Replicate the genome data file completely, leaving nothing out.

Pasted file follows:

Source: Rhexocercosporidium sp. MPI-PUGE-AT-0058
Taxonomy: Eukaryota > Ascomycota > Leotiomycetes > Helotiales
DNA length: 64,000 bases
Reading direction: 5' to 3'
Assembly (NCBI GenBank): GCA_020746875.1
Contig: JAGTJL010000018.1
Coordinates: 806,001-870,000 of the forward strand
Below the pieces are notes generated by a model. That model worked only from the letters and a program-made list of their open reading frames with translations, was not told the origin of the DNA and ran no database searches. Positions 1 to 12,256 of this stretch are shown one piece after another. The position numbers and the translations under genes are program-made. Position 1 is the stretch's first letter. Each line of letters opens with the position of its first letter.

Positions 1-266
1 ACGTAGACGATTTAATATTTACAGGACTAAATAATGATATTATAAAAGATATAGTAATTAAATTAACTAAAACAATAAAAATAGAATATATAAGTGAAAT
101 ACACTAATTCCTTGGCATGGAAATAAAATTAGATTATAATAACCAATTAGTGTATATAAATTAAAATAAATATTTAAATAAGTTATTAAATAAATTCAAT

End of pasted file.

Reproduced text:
Source: Rhexocercosporidium sp. MPI-PUGE-AT-0058
Taxonomy: Eukaryota > Ascomycota > Leotiomycetes > Helotiales
DNA length: 64,000 bases
Reading direction: 5' to 3'
Assembly (NCBI GenBank): GCA_020746875.1
Contig: JAGTJL010000018.1
Coordinates: 806,001-870,000 of the forward strand
Below the pieces are notes generated by a model. That model worked only from the letters and a program-made list of their open reading frames with translations, was not told the origin of the DNA and ran no database searches. Positions 1 to 12,256 of this stretch are shown one piece after another. The position numbers and the translations under genes are program-made. Position 1 is the stretch's first letter. Each line of letters opens with the position of its first letter.

Positions 1-266
1 ACGTAGACGATTTAATATTTACAGGACTAAATAATGATATTATAAAAGATATAGTAATTAAATTAACTAAAACAATAAAAATAGAATATATAAGTGAAAT
101 ACACTAATTCCTTGGCATGGAAATAAAATTAGATTATAATAACCAATTAGTGTATATAAATTAAAATAAATATTTAAATAAGTTATTAAATAAATTCAAT